August 16, 2013
Disclosure – many of the companies mentioned in this post have been consulting clients – Full details on my disclosure page.
A few months ago when SAP announced its acquisition of commerce systems vendor hybris, there was much discussion about what it means for SAP’s chances of really capturing the heart of modern commerce. While SAP is undoubtedly one of the main ERP vendors of note, and already powers some of the largest merchant companies on the planet, it’s also fair to say that over the last few years it lost some of its shine as newer companies drove home all the buzzwords of the “new commercial models” – from daily deals to location-based offers, and on to integrated e-commerce solutions the world has moved on from big box retailing of a generic model.
This is where the hybris acquisition came in – hybris delivers what it calls “OmniCommerce” an awful buzzword that essentially means selling products through a variety of different channels. The idea being that an organization can have a single view of their customers, no matter where those customers come from. it also means that if chose to buy online one day, and then from a retail store the next, the service, awareness and integration I find with the vendor is consistent across those two channels. It’s a simple concept but complex to engineer from the backend. hybris powers B2B and B2C brands from names as diverse as Rexel, Levi Strauss, Nikon and Nespresso.
The hybris acquisition was finally closed a couple of weeks ago and SAP started to peel back the covers on what the combinaed companies would actually deliver. There was much hope that it would be meaningful. Speaking after the acquisition announcement, hybris CEO Ariel Ludi said that:
SAP bought the Swiss commerce platform company to move beyond traditional customer relationship management (CRM) and enable it to deliver a multi-channel customer experience, in-store as well as through e-commerce, to companies that sell goods and services.
Ludd went on to explain his view on why a traditional CRM product fails when it comes to delivering an organization’s needs in a multi channel worls. As he said:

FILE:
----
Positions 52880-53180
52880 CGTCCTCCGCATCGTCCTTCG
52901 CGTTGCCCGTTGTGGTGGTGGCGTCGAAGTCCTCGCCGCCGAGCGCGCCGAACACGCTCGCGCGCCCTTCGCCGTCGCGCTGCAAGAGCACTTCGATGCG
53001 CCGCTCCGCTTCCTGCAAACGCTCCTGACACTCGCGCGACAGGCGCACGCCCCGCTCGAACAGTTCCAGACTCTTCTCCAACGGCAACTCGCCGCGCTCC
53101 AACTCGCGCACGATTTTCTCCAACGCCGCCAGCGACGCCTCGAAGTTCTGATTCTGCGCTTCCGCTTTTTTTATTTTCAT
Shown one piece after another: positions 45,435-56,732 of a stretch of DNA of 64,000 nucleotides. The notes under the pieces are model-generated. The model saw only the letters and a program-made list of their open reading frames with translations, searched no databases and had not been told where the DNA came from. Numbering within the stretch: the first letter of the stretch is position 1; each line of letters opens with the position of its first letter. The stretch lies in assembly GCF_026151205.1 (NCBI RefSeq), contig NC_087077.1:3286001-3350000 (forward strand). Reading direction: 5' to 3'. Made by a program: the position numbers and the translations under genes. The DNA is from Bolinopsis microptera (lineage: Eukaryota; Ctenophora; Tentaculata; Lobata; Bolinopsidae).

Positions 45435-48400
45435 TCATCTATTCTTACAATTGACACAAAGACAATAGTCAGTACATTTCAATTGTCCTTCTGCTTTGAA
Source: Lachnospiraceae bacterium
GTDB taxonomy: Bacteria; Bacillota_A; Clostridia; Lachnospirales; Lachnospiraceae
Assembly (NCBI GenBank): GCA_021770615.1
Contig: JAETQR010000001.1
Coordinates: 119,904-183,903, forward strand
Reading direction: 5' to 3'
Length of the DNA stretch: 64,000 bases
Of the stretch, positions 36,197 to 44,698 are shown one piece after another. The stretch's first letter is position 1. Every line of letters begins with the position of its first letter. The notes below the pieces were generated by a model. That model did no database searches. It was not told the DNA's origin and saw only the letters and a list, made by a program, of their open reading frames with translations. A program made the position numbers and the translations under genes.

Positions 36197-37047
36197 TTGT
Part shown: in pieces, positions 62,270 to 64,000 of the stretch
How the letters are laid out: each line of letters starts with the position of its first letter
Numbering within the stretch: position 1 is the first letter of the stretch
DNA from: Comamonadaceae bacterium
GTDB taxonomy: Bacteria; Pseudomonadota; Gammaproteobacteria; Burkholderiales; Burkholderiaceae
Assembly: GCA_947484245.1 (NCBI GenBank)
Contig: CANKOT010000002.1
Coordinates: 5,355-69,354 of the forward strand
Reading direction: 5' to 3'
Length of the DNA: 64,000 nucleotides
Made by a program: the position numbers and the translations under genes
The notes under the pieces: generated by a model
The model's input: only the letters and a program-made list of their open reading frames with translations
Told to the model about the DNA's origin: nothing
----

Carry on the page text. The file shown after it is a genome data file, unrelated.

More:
The old CRM systems are now like dinosaurs in the context of the omni-commerce movement. They are not channel-aware, and so unable to get a single view of the customer. They also cannot react to information in real-time. They are very batchy. Our vision is for real-time systems
Strong words, especially given his history as a Salesforce staffer. Anyway – post acquisition, SAP announced plans to more tightly integrate the hybris commerce technology with SAP’s ERP offerings. It’s a logical move – it is no longer tenable to use a back office system that isn’t tightly integrated across all the different commercial channels, integration is critical. And this is an area where there may be cause for concern. Zach Nelson, CEO of NetSuite may joke about SAP being the place where good technologies go to die, but there is a grain of truth in what he says, and that extends beyond SAP to every large vendor. The fact of the matter is that when one massive enterprise company buys another well established vendor, there is significant difficult in integrating the two organizations, both in terms of product and the business aspects. A mature technology product is a complex thing, built in a particular way, along architectural norms and with particular models around data integration. Trying to shoe horn that into another technology stack is difficult. If that wasn’t enough you have all the tensions around sales organizations – sales compensation differs greatly from organization to organization – expecting an acquired entity to just mold seamlessly into the mothership is a complete pipedream.
Expecting one vendor to be able to deliver, via acquisition, a platform that delivers the multitude of functional areas that modern commerce requires is problematic. It’s one reason that NetSuite in particular has been reluctant to go overboard on the acquisition front. In stark contrast with Salesforce (and, obviously, Oracle and SAP) they prefer to build the omnichannel experience from within – built on a single platform with a single sales structure. That said, even NetSuite needs to fill in some of the gaps and has made a few acquisitions (Retail Anywhere and OrderMotion for example). The interesting thing here though is that, at least in the case of Retail Anywhere, it was already built on the NetSuite developer platform and hence has deep integration as a matter of course. The bottom line however is that a common platform for mobile commerce, e-commerce and good old point of sale is increasingly important to companies who want to get a truly integrated measure of their customers.
Time will tell how the internal tensions viz SAP and hybris are resolved. In the briefing call SAP’s CMO Jonathan Becher stated that hybris is the default commerce product going forward – that indicates a real commitment to making it a core piece of the SAP solution – they’ll need to if they want the product to really be meaningful. I’m mindful that the language being used was similar to that which we heard when SAP acquired SuccessFactors. That deal panned out somewhat strangely with Lars Dalgaard, ex- SuccessFactors CEO and previously heralded as SAP’s cloud wunderkind, leaving to take up a VC role at Andreesen Horowitz. It strikes me that SuccessFactors/SAP is a good example of a big ticket acquisition that just doesn’t gel – while at a macro level maybe it benefitted SAP commercially, I’m not seeing massive customer benefits being realized.
Omnichannel absolutely is the way of the future – but the jury remains out on whether SAP can actually deliver on the promise.